November 17, 2006
Leave "Leave It To Beaver" To Beaver
To momentarily take a breath from the election's aftermath and zoom back to the long view, there's some interesting research out of the Brookings-Princeton project "The Future of Children" on the impact of culture on poverty transmission.
In short, conservatives have two ideas on poverty. The first is that people should work. That was achieved in the 1996 welfare reform. The second is that they should get married. Post-welfare reform, that's been their focus. Nothing, they claim, is nearly so critical as marriage. So Charles Murray now preaches the gospel of Leave It To Beaver. The approach is a particularly elegant form of pandering: It denies the need for government action, reifies the Christian obsession with marriage, and insinuates that the poverty of poor blacks can be blamed on their insufficiently virtuous family structures. In other words, it's their fault.
Problem is, the evidence doesn't support the claims. There's plenty of data proving a correlation between marriage rates and better situations for children, but precious little proving it an effective bulwark against intergenerational poverty. Poverty isn't primarily intergenerational. Poor kids don't generally grow up into poor adults. And poor adults don't generally start as poor kids. It's a problem epidemiologists often face: When evaluating a condition's spread, a small group at high-risk may not be nearly so important as a large group at small risk. And that's the case here.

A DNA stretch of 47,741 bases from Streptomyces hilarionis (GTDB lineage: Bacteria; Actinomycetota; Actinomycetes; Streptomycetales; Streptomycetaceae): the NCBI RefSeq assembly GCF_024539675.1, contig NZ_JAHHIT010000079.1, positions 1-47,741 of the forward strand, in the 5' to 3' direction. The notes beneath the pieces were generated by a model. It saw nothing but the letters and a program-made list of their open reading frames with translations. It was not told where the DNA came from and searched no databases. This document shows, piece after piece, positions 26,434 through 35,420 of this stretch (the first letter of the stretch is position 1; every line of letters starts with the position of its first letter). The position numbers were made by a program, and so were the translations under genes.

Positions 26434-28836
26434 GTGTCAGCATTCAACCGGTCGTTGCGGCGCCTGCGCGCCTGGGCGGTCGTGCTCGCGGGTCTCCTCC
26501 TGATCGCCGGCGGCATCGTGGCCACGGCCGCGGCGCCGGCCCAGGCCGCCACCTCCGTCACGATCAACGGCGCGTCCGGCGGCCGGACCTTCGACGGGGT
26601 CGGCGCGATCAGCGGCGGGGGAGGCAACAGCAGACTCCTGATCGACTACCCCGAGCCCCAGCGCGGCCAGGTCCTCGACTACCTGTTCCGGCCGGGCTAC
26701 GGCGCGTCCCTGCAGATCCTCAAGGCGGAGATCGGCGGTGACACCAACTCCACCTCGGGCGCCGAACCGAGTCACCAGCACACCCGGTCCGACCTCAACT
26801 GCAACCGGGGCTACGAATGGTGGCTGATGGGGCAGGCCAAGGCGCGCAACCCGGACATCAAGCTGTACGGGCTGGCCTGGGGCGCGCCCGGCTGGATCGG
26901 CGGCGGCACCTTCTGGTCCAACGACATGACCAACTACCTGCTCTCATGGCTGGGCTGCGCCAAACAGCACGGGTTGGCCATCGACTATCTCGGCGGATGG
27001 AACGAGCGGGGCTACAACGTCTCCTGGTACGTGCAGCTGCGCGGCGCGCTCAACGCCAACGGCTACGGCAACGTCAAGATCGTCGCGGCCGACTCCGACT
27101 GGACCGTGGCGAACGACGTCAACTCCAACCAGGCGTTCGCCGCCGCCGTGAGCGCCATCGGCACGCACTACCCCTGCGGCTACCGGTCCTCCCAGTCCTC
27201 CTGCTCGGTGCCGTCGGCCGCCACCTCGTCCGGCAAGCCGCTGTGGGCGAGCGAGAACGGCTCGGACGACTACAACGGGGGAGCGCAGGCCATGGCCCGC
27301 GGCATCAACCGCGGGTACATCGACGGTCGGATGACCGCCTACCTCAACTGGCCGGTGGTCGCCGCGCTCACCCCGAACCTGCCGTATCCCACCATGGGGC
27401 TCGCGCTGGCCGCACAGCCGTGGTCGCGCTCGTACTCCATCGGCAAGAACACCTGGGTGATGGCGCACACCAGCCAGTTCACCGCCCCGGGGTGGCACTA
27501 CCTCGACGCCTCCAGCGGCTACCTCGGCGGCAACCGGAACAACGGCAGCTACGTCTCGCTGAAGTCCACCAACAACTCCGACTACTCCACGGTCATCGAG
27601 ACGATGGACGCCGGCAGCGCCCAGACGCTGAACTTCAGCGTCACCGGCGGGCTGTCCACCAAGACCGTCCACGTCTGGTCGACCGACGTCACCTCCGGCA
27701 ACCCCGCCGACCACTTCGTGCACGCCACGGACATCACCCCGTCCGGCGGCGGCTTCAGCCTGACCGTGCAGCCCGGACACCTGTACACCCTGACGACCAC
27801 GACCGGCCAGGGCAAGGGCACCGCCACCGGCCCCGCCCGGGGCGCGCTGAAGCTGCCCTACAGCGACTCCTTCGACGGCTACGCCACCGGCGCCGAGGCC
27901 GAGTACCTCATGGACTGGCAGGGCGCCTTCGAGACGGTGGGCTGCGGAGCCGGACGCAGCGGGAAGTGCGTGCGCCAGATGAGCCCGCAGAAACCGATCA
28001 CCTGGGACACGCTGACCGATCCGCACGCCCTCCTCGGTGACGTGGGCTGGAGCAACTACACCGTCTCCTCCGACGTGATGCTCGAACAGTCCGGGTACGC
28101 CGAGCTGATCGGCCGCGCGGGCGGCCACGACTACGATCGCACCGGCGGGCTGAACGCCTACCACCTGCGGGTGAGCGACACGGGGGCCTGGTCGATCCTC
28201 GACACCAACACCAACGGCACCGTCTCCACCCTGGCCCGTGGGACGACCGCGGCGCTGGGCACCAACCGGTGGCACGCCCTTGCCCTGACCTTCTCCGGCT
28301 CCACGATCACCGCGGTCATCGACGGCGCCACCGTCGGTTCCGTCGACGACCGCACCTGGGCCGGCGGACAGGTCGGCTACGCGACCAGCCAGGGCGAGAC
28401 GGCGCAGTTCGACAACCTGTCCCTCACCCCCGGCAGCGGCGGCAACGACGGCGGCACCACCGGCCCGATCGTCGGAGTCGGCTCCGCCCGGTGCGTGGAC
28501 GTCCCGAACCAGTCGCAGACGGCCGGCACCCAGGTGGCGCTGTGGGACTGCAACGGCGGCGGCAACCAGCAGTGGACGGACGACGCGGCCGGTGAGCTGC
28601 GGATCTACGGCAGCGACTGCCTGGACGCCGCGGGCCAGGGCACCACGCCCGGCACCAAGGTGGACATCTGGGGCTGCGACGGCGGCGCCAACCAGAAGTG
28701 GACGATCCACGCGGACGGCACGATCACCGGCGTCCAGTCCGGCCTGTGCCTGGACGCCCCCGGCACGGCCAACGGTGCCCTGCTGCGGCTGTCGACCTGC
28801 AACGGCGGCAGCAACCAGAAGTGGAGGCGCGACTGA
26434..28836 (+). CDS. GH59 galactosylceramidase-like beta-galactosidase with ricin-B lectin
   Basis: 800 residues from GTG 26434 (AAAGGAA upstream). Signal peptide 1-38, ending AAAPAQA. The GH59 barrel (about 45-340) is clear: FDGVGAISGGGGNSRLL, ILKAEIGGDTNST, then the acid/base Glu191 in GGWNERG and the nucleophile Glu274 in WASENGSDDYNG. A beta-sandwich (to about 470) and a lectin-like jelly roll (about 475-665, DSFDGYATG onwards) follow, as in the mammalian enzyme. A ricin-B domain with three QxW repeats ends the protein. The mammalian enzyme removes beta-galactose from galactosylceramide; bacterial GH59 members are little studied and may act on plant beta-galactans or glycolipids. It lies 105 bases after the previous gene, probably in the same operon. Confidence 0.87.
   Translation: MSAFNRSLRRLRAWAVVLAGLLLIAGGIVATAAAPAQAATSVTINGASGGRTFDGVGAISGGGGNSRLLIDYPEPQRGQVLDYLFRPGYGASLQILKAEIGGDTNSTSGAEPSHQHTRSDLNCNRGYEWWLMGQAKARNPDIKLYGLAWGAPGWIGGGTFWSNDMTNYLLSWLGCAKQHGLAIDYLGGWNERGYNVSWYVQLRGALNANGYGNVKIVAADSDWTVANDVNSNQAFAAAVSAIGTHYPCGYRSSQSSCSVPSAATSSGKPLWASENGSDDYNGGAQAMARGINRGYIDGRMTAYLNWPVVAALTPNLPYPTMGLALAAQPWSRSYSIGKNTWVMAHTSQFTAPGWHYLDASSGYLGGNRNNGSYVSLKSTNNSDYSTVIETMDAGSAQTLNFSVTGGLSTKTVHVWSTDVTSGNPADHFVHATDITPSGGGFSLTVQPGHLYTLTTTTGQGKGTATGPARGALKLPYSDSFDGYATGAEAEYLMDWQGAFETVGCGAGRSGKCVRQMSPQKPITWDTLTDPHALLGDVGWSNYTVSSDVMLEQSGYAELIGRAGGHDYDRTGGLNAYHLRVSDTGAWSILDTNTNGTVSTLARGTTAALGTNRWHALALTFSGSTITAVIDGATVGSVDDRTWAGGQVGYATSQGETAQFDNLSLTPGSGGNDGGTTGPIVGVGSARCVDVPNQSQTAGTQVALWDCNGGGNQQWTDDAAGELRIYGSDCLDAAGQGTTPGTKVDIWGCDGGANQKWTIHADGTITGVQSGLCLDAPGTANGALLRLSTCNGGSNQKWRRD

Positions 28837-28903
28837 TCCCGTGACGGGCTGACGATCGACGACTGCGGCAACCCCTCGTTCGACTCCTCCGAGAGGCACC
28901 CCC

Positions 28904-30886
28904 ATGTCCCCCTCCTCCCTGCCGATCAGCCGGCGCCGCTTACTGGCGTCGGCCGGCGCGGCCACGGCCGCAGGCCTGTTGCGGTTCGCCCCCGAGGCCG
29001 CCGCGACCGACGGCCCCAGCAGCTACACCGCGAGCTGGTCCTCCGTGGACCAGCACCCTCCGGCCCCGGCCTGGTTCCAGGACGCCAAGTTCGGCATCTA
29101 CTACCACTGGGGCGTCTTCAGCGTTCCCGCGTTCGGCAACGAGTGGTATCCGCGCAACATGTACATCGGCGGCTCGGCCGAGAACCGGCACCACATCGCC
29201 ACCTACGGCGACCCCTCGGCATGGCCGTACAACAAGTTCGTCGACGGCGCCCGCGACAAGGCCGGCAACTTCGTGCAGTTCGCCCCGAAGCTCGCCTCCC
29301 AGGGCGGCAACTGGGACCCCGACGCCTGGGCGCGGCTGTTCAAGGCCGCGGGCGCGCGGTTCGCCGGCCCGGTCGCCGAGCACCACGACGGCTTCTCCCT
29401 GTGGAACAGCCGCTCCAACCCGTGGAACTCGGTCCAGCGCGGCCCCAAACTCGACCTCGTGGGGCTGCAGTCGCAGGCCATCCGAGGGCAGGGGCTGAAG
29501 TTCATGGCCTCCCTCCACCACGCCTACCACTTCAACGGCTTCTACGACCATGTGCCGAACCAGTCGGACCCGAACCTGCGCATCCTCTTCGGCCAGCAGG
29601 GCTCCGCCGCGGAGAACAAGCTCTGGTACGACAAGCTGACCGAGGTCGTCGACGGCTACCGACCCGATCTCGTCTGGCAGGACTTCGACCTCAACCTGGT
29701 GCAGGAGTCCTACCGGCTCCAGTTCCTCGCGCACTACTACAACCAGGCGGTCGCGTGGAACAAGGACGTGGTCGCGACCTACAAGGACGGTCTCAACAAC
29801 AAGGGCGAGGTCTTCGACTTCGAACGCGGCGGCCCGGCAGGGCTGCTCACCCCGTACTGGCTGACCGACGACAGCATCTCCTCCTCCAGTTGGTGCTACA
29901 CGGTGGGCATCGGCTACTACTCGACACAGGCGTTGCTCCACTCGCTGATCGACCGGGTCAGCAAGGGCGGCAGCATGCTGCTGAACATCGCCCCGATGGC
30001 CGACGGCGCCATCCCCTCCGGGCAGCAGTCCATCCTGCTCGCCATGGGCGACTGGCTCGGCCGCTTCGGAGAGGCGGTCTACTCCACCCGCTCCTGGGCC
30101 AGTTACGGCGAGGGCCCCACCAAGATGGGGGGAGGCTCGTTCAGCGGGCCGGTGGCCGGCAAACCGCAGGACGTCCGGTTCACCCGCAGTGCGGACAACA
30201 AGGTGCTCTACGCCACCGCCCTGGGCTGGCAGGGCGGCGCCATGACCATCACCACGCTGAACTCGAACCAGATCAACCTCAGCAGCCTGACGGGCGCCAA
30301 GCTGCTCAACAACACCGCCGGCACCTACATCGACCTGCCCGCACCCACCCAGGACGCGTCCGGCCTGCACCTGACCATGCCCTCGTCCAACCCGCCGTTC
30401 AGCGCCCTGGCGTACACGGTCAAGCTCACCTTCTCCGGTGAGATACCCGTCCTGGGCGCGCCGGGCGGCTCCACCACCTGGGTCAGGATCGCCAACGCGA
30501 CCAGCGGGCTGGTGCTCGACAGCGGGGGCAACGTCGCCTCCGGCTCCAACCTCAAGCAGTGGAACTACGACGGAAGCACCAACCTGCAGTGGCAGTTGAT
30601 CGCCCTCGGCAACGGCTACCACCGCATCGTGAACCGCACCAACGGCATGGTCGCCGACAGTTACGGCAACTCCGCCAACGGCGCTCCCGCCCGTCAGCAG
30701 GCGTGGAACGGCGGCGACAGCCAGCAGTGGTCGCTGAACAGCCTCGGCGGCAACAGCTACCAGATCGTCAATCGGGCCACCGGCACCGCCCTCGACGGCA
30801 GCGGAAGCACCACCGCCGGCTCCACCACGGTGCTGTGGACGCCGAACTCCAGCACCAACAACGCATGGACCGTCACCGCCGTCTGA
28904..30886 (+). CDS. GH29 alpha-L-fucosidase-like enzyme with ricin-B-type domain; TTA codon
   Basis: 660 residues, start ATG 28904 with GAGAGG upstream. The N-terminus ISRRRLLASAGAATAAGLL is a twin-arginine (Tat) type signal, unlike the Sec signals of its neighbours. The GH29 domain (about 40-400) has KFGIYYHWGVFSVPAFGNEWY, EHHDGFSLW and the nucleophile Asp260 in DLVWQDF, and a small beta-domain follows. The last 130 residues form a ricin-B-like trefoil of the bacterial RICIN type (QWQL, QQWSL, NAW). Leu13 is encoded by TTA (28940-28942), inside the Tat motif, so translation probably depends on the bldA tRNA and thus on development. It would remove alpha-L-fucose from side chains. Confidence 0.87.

According to the National Education Longitudinal Study, eight-graders living apart from their biological fathers have an expected poverty rate of 16.6%. Those in an intact family have an expected family rate of 9.9 percent. Problem is, that latter group is almost three times as large as the former one. As such, a deeply generous estimate -- one that assumes all fathers are, so to speak, equal, and single-parent families aren't that way for a damn good reason -- suggests that eliminating single-parent families would lower poverty by a mere 16%. As such, marriage promotion, while a possible part of an eventual war on poverty, is totally insufficient. It's just not enough. The authors conclude that "to reduce poverty among future generations, there may be no substitute for a system of social insurance and income transfers." No, there probably isn't.
In a future post, I'll go through some of the study's other conclusions, including a troublesome one for liberals -- that economic integration achieved by moving poor families to richer areas does not, in fact, substantially improve outcomes for children. It's all depressing stuff. A behavior or environmental silver bullet would be nice, but such clean solutions have impacts commensurate with their simplicity.